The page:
A Ludwig Cancer Research study offers pathologists a quick, cheap and reliable tool to diagnose diseases such as early breast cancer with a conventional optical microscope. In a paper published in the current issue of the journal Nature Biotechnology, an interdisciplinary research team led jointly by investigators at the Ludwig Center at Harvard and their colleagues at the Massachusetts Institute of Technology (MIT) demonstrates the utility of the new technique for microscopic diagnosis.
Cellular features used to diagnose certain diseases can be a little too small to be studied reliably. Rather than focusing on increasing the power of microscopes themselves to improve observation of such structures, the researchers--led by Ludwig Harvard's Octavian Bucur and Andrew Beck, who recently left Ludwig Harvard to join PathAI as CEO, and Edward Boyden and Yongxin Zhao of MIT--tweaked the samples themselves. They clinically optimized a technique called expansion microscopy, developed by Boyden and his team at MIT, to expand the physical size of their specimens. This meant that the biopsies could be reliably studied with the kind of microscopes that are found in every pathology laboratory.
"The most exciting thing is that we can use physical tissue expansion to push conventional optical microscopes beyond their limits, with important applications in diagnostic pathology and research," says Bucur, an investigator at the Ludwig Center at Harvard and the Department of Pathology and Cancer Research Institute at the Beth Israel Deaconess Medical Center, who is one of the two lead authors of the paper.
"We can apply this method to any type of clinical sample and all types of human tissues, including normal and cancerous tissues," says Zhao, the other lead author of the paper.
The optical microscope is an essential tool of the diagnostic pathology laboratory. But certain disease structures, including features of the filtration systems of the kidneys and early cancerous lesions of the breast are too small to be accurately studied.
There are solutions to this problem, including electron microscopy. But such instruments are expensive and must be operated by specialized personnel. Boyden, an MIT professor of biological engineering and the co-director of the MIT Center for Neurobiological Engineering, pursued a different solution. His team figured out how to infuse biological specimens with swellable polymers--similar to the chemicals in baby diapers--in an even fashion, so that when water was added to the specimens, the cells or tissues would expand a hundredfold in volume.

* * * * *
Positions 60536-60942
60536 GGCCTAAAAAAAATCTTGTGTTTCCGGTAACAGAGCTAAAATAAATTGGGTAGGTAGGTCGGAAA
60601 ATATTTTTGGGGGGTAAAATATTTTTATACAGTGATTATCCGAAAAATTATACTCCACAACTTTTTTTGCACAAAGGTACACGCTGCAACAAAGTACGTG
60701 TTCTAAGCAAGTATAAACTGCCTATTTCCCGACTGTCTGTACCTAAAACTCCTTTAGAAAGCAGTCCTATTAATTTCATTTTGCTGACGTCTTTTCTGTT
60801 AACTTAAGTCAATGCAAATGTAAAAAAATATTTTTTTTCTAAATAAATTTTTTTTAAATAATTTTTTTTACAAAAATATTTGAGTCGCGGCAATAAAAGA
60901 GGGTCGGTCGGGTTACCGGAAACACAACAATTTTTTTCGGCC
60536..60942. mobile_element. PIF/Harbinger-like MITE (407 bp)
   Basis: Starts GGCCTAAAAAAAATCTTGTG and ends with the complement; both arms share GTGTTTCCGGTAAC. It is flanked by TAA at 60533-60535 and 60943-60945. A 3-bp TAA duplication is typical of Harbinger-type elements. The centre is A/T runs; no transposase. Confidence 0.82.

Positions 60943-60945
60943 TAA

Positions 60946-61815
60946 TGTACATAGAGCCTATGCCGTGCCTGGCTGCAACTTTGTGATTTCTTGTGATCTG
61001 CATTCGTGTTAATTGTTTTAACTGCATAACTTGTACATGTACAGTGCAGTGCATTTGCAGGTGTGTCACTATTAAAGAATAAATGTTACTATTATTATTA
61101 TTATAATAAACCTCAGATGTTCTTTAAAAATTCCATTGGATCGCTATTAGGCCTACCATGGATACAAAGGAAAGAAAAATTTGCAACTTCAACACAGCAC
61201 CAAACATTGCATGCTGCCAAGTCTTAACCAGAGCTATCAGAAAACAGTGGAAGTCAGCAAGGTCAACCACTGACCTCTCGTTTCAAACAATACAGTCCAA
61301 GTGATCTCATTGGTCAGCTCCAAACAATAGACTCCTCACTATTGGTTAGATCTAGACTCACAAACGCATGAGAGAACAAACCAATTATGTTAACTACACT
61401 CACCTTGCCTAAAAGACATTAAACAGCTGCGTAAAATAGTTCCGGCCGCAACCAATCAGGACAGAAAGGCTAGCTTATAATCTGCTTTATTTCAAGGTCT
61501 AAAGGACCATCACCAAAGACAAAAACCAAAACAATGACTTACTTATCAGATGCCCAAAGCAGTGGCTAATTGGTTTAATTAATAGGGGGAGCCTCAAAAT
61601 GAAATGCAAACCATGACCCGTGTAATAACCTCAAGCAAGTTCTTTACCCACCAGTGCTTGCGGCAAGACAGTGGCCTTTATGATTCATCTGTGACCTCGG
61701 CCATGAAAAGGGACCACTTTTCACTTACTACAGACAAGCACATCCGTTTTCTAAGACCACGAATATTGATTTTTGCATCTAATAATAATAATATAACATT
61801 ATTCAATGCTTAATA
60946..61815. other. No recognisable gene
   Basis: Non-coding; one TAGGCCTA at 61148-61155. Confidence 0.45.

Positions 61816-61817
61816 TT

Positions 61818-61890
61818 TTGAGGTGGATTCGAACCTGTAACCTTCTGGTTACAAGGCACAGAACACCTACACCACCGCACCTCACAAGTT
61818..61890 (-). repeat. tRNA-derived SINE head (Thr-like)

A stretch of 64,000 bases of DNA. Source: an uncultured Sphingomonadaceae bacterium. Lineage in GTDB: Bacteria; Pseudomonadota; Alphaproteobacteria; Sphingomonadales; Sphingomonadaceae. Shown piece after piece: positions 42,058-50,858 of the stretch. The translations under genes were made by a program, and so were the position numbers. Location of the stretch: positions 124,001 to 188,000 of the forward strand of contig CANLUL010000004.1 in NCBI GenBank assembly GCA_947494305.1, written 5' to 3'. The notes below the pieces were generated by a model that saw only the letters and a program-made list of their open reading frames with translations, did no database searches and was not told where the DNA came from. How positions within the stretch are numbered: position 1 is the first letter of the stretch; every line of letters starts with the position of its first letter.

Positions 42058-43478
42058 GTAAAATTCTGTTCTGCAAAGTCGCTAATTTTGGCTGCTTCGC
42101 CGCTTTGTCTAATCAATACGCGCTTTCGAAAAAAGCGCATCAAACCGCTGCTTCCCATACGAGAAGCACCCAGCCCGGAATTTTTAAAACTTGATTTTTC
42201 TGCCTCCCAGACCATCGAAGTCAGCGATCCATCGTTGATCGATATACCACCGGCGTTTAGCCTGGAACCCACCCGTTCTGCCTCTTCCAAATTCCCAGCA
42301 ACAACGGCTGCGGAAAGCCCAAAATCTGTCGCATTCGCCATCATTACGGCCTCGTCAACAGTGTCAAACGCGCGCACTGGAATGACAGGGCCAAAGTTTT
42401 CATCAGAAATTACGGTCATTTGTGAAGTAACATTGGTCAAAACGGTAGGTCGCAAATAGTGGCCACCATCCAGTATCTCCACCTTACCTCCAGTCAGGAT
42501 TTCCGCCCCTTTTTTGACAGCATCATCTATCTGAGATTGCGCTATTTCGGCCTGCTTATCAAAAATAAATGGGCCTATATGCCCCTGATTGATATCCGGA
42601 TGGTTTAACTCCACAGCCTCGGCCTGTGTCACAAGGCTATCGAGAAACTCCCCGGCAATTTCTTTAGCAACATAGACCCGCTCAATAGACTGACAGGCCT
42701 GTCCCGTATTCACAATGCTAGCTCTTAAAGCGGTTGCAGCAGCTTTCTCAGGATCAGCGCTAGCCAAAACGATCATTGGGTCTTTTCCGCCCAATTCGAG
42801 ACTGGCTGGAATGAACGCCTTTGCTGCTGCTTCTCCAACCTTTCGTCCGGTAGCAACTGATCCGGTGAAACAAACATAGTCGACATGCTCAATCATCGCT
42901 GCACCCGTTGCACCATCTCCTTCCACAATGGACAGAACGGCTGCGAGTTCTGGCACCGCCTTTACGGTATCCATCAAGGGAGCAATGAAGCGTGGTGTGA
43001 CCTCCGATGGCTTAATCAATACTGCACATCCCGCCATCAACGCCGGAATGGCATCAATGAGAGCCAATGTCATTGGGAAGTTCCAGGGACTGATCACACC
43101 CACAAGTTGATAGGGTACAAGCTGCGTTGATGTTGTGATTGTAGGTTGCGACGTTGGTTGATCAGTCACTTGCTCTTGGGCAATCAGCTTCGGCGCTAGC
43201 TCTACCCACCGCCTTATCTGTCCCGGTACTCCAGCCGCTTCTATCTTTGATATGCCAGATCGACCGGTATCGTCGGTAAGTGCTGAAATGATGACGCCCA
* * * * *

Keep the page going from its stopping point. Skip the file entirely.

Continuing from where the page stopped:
Boyden and colleagues demonstrated the uniform expansion of cells and mouse brain tissues in a 2015 Science paper. The method exploits a polymer network that swells uniformly within a tissue sample. After enzymatically cleaving the proteins in the tissue to prevent cracking, water is added to the sample, which has been treated with the polymer, to physically enlarge its finest structures. The technique, which the researchers call expansion microscopy, significantly improves the resolution of conventional microscopes. "In this way, we can image large-scale biological structures--like cancers, or brain circuits--with nanoscale precision, on ordinary microscopes," says Boyden. "My hope is that with expansion microscopy, we can begin to map the building blocks of life systematically, in health and disease states."
The group at MIT teamed with Beck, Bucur and colleagues to optimize the method for diagnostic pathology and research. The team developed a pathology-optimized expansion microscopy to significantly improve the accuracy of computational discrimination between early pre-cancerous lesions with a high or a low risk for cancer transformation, testing their method on breast lesions of this type.
This is notoriously difficult for pathologists to do. "Recent studies show that pathologists differ significantly in their diagnosis of early proliferative lesions," says Humayun Irshad, a postdoctoral fellow at the Ludwig Center at Harvard who developed the computational pipeline for this study. This has a significant impact on the treatment choice, potentially leading to overtreatment, such as unnecessary surgeries, or the neglect of cancers that require early intervention.
"We think that an improved system for differentiating early lesions will potentially prevent hundreds of thousands of misdiagnoses every year in the US," says Beck.
The team also showed that diagnosing certain kidney diseases, which currently requires electron microscopy, can now be performed with over 90% accuracy using expanded clinical samples and a conventional optical microscope. "Being able to eliminate the need for an electron microscope in diagnosing certain diseases will save a lot of money and enable a faster and easier diagnosis for those particular diseases," says Bucur.
The team is currently working to make pathologists aware of the new technique and testing other applications for the method, including studying drug resistance in breast cancer.